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Title: Section 415.1 - Basis and scope

Effective Date


415.1 Basis and scope.

(a) Statement of purpose. New York's residential health care facilities are responsible for the health and well-being of more than 100,000 residents ranging from infants with multiple impairments to young adults suffering from the sequelae of traumatic brain injury to the frail elderly with chronic disabilities. For the vast majority of residents, the residential health care facility is their last home. A license to operate a nursing home carries with it a special obligation to the residents who depend upon the facility to meet every basic human need. Each resident comes to the nursing home with unique life experiences, values, attitudes and desires, and a singular combination of clinical and psychosocial needs. In order to assure the highest practicable quality of life, the individuality of the nursing home resident must be recognized, and the exercise of self-determination protected and promoted, by the operator and staff of the facility. The physical environment, care policies and staff behavior must at once acknowledge the dependence of the residents while fostering their highest possible level of independence. In writing a code of minimum operating standards for nursing homes, it is also critical that the regulator recognize the infinite diversity of the nursing home population. A code intended to assure the highest possible quality of care and most meaningful quality of life for all residents must not only accept, but in fact invite variety in nursing home environments, policies and practices, and encourage creativity among nursing home managers and staff.

In order to meet obligations to nursing home residents, this set of requirements, to the extent possible, expresses expectations for facility operation in terms of performance and outcomes rather than by dictating structure and process. It is the intent of these requirements to grant a high degree of latitude and flexibility to administrators and staff while insisting upon conformance to fundamental principles of individual rights and to accepted professional standards. In those areas where a detailed process or procedure is mandated, it is based upon a firm belief that experience has proven the specific practice to be necessary in all cases to assure the high quality of care we expect nursing homes to provide. In addition to the emphasis on individuality and self-determination, the code reflects certain precepts: that nursing homes should be viewed as homes as much as medical institutions, with the resident's psychosocial needs deserving a prominence at least equal to medical condition; that clinical interventions for the nursing home resident must be part of a comprehensive approach planned and provided by an interdisciplinary care team, with the participation of the resident, rather than through a physician-directed acute care orientation; and that quality assurance is a work ethic rather than an oversight method or a department.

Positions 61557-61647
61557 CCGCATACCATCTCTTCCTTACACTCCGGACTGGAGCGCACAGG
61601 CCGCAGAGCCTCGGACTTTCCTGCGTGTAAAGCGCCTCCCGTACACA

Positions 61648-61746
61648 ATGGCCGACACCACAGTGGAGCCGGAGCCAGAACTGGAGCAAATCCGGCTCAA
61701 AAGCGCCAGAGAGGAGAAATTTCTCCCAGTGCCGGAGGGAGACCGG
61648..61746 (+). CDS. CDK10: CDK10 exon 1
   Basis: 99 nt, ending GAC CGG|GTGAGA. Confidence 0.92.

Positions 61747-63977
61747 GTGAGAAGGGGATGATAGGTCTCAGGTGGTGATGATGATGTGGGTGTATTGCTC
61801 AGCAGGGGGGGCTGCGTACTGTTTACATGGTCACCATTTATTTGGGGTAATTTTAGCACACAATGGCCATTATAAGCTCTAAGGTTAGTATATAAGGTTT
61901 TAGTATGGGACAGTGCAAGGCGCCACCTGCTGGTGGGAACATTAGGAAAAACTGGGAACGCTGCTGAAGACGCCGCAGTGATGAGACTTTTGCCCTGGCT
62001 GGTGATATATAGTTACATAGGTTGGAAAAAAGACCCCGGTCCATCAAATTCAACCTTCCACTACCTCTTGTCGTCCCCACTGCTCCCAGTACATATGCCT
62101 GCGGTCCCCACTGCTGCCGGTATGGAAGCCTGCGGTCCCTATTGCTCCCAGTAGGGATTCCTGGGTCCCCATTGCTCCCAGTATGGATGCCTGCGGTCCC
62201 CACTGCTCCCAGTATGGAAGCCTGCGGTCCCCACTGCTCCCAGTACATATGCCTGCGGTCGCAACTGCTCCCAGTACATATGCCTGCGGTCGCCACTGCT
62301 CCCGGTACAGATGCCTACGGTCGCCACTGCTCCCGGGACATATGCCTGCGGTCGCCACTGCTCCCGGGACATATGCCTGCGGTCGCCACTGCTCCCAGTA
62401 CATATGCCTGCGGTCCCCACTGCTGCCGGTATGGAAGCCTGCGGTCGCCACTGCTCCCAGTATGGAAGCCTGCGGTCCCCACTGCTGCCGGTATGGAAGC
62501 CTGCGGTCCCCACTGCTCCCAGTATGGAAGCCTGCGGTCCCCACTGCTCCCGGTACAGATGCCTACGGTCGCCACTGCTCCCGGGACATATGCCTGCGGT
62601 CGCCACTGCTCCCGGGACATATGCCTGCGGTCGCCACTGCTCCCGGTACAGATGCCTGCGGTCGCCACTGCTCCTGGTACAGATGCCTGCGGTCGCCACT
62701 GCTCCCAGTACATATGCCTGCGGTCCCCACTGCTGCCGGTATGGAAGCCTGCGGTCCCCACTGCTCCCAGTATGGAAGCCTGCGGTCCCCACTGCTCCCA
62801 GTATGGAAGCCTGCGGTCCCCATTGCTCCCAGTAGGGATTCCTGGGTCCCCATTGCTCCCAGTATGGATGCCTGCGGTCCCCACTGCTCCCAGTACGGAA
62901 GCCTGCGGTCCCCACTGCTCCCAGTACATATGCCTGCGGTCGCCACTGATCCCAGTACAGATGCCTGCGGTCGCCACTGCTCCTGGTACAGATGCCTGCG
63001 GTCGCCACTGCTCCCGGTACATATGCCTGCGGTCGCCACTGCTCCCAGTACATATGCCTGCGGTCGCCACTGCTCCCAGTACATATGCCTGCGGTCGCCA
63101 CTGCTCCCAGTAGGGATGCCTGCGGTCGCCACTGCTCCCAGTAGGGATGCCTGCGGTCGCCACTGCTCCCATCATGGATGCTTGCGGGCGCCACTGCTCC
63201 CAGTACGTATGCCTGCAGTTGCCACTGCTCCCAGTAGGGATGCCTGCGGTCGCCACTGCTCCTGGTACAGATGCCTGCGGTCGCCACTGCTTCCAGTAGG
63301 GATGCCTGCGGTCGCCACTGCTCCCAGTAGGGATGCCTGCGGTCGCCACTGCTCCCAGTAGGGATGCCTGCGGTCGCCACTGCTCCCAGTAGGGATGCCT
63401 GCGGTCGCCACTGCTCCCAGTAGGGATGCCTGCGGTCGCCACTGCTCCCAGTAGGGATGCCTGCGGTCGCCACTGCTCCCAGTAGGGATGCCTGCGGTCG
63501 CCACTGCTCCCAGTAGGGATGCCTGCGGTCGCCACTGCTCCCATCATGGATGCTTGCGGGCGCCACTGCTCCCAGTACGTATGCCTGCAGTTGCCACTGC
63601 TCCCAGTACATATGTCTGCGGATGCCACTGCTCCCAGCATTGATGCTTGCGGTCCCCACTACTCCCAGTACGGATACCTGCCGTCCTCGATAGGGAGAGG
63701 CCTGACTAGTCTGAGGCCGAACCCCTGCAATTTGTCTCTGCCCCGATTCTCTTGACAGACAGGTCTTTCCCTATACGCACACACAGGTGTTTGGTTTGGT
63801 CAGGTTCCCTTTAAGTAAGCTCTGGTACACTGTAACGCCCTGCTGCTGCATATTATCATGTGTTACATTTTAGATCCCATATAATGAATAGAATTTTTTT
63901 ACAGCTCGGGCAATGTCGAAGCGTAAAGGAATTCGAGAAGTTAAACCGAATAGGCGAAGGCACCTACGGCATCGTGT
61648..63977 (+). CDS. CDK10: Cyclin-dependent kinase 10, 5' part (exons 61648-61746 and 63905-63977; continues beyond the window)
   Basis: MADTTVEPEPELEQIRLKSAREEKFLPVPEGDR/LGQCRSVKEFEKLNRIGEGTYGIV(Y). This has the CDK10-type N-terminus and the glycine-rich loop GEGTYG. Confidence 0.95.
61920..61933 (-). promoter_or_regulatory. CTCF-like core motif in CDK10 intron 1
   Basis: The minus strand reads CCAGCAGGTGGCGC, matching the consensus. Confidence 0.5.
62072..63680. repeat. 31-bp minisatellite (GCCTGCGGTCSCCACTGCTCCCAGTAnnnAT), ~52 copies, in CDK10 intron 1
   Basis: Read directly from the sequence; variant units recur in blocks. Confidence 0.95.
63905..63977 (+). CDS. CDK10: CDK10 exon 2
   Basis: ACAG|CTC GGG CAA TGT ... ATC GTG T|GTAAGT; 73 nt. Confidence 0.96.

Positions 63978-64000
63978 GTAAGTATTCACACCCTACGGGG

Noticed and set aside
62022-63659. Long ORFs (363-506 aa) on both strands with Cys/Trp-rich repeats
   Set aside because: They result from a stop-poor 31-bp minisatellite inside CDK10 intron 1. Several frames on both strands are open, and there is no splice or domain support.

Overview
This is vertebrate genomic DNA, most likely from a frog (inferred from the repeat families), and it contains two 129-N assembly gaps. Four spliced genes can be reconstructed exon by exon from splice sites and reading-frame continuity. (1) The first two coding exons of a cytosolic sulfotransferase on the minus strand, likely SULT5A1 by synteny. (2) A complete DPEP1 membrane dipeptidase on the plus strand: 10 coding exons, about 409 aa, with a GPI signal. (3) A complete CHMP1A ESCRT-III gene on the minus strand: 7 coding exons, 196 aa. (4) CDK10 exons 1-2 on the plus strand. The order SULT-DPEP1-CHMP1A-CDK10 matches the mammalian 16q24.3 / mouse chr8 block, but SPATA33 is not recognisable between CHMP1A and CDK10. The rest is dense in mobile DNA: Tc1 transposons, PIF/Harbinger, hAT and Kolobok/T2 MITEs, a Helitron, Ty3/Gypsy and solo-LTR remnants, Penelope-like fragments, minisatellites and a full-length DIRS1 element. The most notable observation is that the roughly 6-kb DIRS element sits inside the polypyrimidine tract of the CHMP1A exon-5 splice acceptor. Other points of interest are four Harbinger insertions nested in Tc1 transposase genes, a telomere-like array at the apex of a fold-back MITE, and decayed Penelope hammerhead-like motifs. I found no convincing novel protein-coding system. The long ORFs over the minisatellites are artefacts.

(b) General Information.

(1) Nursing homes, which shall include all facilities subject to Article 28 of the Public Health Law and providing residential skilled nursing care and services and residential health related care and services, shall provide such care and services in a manner and quality consistent with generally accepted standards of practice.

(2) In accordance with Article 28 of the Public Health Law, nursing homes, as defined in section 415.2 of this Part, and which include facilities referred to elsewhere in this Title as skilled nursing facilities, health related facilities or residential health care facilities, shall comply with all the requirements of this Part.

(3) Nursing homes shall comply with construction standards contained in Article 2 of Subchapter C of this Chapter (Medical Facility Construction).

(4) Nursing homes shall comply with all pertinent federal, state and local laws, regulations, codes, standards and principles including but not limited to those pertaining to nondiscrimination on the basis of race, color, national origin, handicap, protection of human subjects of research and fraud and abuse and the Public Health Law, Mental Hygiene Law, Social Services Law and Education Law of the State of New York.

(5) The provisions of Parts 700 and 702, of Article 1 of Subchapter C of this Chapter shall not apply to nursing homes.


VOLUME C (Title 10)